A ratepayers group is seeking a new investigation of Westar Energy to insure the company's bread-and-butter utility business was not damaged by former CEO David Wittig.
The Kansas Industrial Consumers group also is asking the Kansas Corporation Commission to investigate whether Westar officials have underestimated -- perhaps by nearly $2 million -- the company's costs for hundreds of personal trips by Wittig and other officials on corporate aircraft.
Jim Zakoura, an attorney with Kansas Industrial Consumers, said he would file a request today asking KCC, the state's chief utility regulators, to conduct a thorough management audit of Westar.
"The new management appears to be much better and much more ratepayer focused, but we need to be assured that the company did what was best for the utility at all times," Zakoura said.
Jim Haines replaced Wittig as CEO in November, and the company last month completed an internal investigation that alleged widespread abuses of power by Wittig.
Zakoura, though, said the company investigation largely focused on issues related to shareholders. Now, he wants a probe to determine whether Westar properly maintained its power plants and had an adequate number of employees to carry out its utility operations.
Zakoura said the audit could be useful in future rate cases that Westar brings before the KCC. Zakoura's group has contended Westar electric rates are too high.
David Springe, consumer counsel for the Citizens' Utility Ratepayers Board, said his agency also had concerns about whether Westar had adequately maintained its utility operations.
"We don't have direct knowledge, but we do have some suspicions that they may have laid off more people than necessary to cut costs, and we're suspicious about whether they have kept up on plant maintenance given they were trying to cut so many costs," Springe said.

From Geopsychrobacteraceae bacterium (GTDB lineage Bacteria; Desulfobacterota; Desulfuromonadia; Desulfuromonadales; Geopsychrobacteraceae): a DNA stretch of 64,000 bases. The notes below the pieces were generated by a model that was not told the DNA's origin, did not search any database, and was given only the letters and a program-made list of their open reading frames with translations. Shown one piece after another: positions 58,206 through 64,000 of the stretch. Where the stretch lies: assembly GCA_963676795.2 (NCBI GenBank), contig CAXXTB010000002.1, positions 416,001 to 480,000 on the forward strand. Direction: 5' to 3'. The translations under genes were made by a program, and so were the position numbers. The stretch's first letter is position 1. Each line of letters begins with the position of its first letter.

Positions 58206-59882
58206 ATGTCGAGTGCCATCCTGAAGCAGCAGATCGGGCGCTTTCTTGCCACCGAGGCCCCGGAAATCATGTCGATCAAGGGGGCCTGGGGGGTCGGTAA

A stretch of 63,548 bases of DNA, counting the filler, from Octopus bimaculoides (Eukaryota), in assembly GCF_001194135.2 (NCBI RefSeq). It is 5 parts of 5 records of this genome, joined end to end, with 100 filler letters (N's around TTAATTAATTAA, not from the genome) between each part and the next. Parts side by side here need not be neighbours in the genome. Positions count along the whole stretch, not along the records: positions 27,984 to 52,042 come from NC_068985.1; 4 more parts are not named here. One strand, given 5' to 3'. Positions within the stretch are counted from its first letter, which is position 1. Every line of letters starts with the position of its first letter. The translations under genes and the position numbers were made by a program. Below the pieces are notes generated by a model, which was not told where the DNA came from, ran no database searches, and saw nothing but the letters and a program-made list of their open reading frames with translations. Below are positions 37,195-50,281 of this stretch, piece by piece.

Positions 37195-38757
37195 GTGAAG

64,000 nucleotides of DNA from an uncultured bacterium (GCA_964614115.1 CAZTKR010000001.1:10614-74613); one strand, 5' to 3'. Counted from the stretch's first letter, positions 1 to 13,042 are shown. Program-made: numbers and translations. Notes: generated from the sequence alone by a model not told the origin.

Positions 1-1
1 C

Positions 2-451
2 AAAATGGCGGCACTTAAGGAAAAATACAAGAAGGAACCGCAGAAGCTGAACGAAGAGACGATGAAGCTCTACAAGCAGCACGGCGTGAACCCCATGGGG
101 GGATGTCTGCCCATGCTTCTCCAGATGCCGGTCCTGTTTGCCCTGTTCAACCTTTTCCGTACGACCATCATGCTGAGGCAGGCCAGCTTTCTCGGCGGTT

Karla Olsen, a spokeswoman with Topeka-based Westar, said the company was confident its utility operations have been run properly.
"Our utility operation has always been excellent," Olsen said of Westar. "That is what we do best."
Olsen also said the company likely would ask the KCC to deny the request for a management audit.
"We believe the special committee report was thorough and comprehensive," Olsen said. "We're addressing the pertinent issues and following through on the report's recommendations."
Zakoura said parts of the company report were clearly incomplete. He said the company's investigation into the use of company aircraft for personal use "vastly underestimated" the cost to the company.
Westar is seeking about $700,000 in reimbursements for improper use of company aircraft. Zakoura said his group had reviewed flight logs for company flights between 1999 and 2002. He estimated the company should seek at least $2.5 million in reimbursements.
Olsen said Westar officials had not seen how Zakoura reached his estimate but believed their estimates were accurate.
Zakoura also wants the KCC to investigate whether Westar paid a "greatly inflated" price for Protection One Europe in 2000 when the company bought the monitored security business for $225 million.
Westar, the state's largest utility, supplies electricity to 640,000 Kansas customers, including in Lawrence. It operates a power plant north of the city.